Ya’ll I can.not.believe. that I made curtains. I am definitely not what one might call crafty – I’m sure you caught that when I declared my love for spray paint because it’s so effing easy. Spray Paint is about as crafty as things can typically get without me injuring myself. I would like to say, before we get started, that these No Sew Curtains are maybe a step above spray painting but with a major chance of injury – consider yourself warned.
So, in our Master we have a very oddly placed window on the wall that now houses our king sized bed. Centering the bed made the window issue even more obvious and it was just bugging me. I saw on Pinterest somewhere that the best way to make a weirdly sized or placed window look less jail like is to hang curtains around it like it’s a normally sized and placed window. That sounded reasonable, except if I do that on our bed wall, I will have one beautifully curtained window on the left and blank wall on the right 2/3rds of the room. 
Did ya’ll catch all that? 
Basically, I’m saying the window looks rogue and putting pretty curtains around that will just be putting lipstick on a pig.
In the name of over compensating, I decided that perhaps I might Zsa Zsa the place up a bit and whip up a statement wall of fabulous fabric curtain panels. Justin thinks our bedroom is getting to be a little too much, if you will, (like Kris Kardashian Jenner herself designed it), but I’m still totally in to it.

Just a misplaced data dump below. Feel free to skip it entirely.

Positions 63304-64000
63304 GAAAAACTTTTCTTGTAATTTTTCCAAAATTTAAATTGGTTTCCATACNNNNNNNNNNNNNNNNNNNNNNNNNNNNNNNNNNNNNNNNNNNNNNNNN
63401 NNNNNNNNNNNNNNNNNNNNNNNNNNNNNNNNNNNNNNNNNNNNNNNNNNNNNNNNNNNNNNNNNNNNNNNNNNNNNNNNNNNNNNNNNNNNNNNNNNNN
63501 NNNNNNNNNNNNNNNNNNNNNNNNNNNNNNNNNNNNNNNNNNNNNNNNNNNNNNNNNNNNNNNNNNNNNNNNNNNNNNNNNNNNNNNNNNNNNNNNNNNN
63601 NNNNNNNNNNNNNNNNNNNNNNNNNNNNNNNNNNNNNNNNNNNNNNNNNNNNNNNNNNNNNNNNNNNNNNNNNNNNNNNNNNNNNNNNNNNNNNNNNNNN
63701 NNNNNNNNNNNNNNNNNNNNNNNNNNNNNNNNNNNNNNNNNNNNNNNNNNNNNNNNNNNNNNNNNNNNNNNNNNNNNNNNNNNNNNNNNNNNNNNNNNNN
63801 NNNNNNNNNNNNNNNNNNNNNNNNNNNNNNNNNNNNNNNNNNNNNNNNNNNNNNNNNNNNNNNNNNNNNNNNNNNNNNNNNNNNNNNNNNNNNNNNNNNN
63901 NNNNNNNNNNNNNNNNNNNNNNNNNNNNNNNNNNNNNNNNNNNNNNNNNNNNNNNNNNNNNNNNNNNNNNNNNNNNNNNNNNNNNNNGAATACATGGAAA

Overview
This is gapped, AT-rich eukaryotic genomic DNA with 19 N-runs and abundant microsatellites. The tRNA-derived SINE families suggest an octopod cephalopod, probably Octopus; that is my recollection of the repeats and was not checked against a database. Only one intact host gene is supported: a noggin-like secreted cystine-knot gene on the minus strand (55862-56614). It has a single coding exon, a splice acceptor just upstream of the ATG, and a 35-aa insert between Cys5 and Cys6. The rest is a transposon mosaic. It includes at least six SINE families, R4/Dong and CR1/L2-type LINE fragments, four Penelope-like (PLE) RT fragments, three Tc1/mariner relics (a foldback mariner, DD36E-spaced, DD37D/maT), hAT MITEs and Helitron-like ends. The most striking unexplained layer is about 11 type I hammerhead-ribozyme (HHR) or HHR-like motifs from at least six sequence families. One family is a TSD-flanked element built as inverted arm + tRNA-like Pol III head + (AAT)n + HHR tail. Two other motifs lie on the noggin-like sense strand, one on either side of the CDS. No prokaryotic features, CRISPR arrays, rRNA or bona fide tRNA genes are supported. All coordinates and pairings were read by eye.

I started by reading this post by a design blog that I love, Dwellings by Devore. I wanted long, floor to ceiling curtains so I used the dimensions of the Ritva Curtains from Ikea. While I was perusing the Ikea website for the Ritva Curtains, I stumbled upon this fabric: 
Ikea Tradklover
After a bit more Pinteresting, I decided that I could buy a gazillion yards of Tradklover and make curtains for a fraction of the price of buying them. 
I used the dimensions of the Ritva Curtains, estimated how many panels it would take to do our room and forged ahead.
Here’s what I used:
1. Yards and Yards of fabric – I hesitate to give you real dimensions because I suck at that. I went with the 119′ of the Ritva Curtain for my length measurement and the natural width of the fabric (roughly 60″) per panel. After testing my first panel on my widow and the rod I was planning to use, I downsized the length of raw material to 98″.
2. Heat and Bond for no sew projects – can be found at any craft store or Wal Mart for roughly 3 bucks for the biggest roll. I ended up needed 6 rolls/packs, but again, you may need less for less panels.
3. A hot iron
4. Tiny straight pins (purchase: any craft/fabric store/Wal Mart for a few bucks)
5. Some sort of measuring device 
6. Sharp scissors
7. Not pictured: a pencil
Step 1
Measure out the length of your fabric
Disclaimer: I made sure to give myself many inches of mistake room on the first go ’round.
(I kept the bolt folded in half to cut the length)
Step 2
Head over to your work space with your freshly cut panel. Open it all up and choose which side you’d like to work on first. On my fabric, it was necessary to “hem” all 4 edges to make sure it looked at least a little classy. I always started with the top because I’m OCD. And how did I determine what was the top? I just picked the end that had the black dots closest to the edge. Rocket Science!